Friday, August 24, 2007

SSIS Lookup Transforms and Varchar Natural Keys

A recent project required the use of inferred dimension members due to early arriving facts. My initial thought was to do something like the figure below. I would use the client natural key for an in-bound fact row, and first attempt to find it in the dimension using a Lookup transform and a cached reference set. If the dimension key was found, it is pipelined to the Union All and eventually inserted into the fact table. If the dimensional key was not located, the row was dispatched to the Add Inferred Client Member task.
Essentially, this task would execute a T-SQL stored procedure to find the dimension key in the table and insert an inferred member if it is not found. The primary benefit to this is being able to avoid the case sensitivity of the SSIS engine and instead have the matching logic be executed in SQL Server. The row is then dispatched to the 2nd Pass Lookup.

The 2nd Pass Lookup is a Lookup transform identical to the initial attempt to find a matching dimension member, except with reference set caching disabled. This allows newly added rows, inserted by the Add Inferred Client Member task, to be part of the dimension lookup. If for some reason the candidate row is not found at this stage (perhaps an error getting the inferred member inserted was not caught), the row has an ErrorReason column added via a Derived Column transform, and is sent into an error flow. All inbound rows that find a dimension surrogate key in the 2nd Pass Lookup are moved into the destination (ie Production) fact table.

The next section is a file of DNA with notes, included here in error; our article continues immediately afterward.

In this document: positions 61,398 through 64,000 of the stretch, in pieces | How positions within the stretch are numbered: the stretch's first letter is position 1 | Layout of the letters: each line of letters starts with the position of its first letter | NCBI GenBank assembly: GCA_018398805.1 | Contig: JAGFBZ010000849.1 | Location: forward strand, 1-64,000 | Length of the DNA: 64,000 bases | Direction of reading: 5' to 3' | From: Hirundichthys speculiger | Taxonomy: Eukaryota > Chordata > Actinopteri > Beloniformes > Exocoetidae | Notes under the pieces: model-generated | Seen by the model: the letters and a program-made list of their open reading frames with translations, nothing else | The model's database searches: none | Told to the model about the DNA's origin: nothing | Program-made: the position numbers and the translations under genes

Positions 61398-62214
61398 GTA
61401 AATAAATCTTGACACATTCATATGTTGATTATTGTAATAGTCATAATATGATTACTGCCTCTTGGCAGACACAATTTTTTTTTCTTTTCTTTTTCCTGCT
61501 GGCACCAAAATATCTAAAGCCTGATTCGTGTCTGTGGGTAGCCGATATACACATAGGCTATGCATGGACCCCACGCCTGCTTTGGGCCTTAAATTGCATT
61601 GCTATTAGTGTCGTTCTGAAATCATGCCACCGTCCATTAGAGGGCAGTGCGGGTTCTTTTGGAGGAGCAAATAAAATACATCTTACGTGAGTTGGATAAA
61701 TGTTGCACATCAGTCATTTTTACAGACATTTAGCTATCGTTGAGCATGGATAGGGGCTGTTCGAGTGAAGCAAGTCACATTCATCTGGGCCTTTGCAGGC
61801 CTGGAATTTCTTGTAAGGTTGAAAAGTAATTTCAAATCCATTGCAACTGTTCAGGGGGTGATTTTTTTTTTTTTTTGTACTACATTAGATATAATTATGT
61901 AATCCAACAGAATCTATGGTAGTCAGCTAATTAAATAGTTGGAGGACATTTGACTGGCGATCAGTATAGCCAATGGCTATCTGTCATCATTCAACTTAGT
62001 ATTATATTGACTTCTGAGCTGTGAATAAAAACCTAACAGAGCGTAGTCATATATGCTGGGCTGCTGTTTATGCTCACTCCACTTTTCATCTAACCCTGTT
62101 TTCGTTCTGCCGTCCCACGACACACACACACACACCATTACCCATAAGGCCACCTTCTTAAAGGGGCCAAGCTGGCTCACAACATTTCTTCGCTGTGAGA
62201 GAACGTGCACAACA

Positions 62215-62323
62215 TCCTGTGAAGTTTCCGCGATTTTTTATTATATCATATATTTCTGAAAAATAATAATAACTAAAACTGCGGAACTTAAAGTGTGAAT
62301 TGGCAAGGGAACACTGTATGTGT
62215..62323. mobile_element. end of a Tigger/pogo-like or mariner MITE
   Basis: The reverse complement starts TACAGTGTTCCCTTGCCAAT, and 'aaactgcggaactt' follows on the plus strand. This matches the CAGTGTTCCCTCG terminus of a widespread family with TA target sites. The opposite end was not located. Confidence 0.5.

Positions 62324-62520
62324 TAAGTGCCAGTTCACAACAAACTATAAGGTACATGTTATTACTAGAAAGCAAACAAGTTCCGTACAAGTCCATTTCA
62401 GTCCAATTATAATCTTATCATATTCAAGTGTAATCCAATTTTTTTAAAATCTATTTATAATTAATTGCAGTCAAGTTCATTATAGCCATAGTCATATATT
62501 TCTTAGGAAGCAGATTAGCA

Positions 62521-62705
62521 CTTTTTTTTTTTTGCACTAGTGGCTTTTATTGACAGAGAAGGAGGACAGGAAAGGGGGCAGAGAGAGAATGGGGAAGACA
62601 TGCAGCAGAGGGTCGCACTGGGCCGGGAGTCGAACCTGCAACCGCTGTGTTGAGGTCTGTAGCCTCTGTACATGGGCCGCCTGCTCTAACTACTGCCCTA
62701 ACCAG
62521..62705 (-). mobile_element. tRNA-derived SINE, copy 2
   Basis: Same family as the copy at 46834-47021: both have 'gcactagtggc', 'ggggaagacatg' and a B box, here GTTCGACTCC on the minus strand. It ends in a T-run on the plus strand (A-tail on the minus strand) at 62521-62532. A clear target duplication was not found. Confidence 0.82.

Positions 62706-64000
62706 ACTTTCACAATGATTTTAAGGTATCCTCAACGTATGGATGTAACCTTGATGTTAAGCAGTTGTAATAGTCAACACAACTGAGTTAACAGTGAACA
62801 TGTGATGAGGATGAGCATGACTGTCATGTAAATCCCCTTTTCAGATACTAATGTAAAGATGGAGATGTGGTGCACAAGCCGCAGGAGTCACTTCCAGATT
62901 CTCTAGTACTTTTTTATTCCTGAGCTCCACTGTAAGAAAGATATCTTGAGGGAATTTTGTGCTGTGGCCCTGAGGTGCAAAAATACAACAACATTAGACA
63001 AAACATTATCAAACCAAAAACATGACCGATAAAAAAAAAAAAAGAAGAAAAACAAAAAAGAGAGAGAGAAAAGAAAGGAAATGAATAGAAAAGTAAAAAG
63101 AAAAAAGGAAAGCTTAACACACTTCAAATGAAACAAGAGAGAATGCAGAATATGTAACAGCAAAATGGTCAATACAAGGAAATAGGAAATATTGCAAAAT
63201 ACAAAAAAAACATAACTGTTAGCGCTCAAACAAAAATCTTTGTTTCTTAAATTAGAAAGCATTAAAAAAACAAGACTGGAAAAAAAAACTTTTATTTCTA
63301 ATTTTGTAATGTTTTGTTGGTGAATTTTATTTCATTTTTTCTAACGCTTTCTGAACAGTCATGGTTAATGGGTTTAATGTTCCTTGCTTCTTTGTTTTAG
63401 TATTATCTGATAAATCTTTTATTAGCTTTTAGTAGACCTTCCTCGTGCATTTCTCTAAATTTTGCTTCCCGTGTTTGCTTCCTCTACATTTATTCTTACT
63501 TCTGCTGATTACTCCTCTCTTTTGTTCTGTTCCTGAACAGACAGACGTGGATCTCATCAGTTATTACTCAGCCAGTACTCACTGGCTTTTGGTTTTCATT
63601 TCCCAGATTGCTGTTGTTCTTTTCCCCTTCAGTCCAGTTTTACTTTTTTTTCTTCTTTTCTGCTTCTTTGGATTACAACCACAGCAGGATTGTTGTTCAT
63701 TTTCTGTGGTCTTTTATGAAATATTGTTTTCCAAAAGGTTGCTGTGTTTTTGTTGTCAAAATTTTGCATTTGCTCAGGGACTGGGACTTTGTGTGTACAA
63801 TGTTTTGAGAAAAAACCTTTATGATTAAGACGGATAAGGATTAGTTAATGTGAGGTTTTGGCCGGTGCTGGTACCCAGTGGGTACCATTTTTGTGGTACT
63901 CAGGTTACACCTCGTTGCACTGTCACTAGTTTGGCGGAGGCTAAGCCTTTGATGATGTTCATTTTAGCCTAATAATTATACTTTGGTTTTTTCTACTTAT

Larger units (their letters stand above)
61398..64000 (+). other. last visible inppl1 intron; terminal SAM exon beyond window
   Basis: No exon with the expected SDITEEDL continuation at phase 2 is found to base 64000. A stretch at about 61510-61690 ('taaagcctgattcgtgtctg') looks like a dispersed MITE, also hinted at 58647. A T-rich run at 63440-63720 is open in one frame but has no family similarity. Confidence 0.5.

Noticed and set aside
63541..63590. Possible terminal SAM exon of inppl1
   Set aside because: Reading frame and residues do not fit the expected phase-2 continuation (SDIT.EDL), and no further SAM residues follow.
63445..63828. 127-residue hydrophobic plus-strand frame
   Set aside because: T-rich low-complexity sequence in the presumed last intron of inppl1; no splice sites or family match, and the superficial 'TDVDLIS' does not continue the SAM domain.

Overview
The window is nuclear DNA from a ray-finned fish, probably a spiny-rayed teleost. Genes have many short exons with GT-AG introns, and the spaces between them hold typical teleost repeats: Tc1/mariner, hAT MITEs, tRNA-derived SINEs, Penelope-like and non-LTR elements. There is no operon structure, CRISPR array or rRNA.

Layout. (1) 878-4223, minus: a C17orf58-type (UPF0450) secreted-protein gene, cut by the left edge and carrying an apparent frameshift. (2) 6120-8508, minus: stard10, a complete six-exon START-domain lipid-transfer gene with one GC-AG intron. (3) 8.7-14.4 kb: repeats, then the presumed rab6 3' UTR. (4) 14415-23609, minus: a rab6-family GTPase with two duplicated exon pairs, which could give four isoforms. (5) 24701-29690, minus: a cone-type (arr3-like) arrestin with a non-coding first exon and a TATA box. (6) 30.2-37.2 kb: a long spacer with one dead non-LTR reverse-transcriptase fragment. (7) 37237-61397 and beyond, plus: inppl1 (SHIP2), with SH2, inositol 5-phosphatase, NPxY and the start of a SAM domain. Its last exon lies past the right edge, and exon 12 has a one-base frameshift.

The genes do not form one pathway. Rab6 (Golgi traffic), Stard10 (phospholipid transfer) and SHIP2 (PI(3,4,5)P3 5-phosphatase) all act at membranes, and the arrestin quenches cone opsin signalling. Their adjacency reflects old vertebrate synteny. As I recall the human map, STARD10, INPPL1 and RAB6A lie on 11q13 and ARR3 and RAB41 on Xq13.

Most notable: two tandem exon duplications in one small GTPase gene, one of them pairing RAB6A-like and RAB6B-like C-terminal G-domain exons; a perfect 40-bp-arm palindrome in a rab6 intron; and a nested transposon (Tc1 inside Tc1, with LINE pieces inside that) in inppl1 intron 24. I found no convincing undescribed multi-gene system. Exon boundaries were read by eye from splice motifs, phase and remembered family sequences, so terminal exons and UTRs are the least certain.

Caveat SSIS Developer

In this case the natural key for this dimension was a varchar datatype, and my initial impression was the use of a Lookup transformation would make the lookup of dimensional keys during fact table load straightforward. Unfortunately, there is a difference in how SSIS and SQL server handle string comparisons. SSIS executes a case-sensitive lookup. A fact table candidate natural key of 'A1234' would not match a dimension key of 'a1234'. Some lookup 'failures' in the initial lookup were actually case sensitivity differences. The first-cut of this process actually was two lookups, with the Execute SQL task between them only to insert an inferred dimension member. As duplicate natural keys for inferred members were inserted, the case sensitivity issue became evident.

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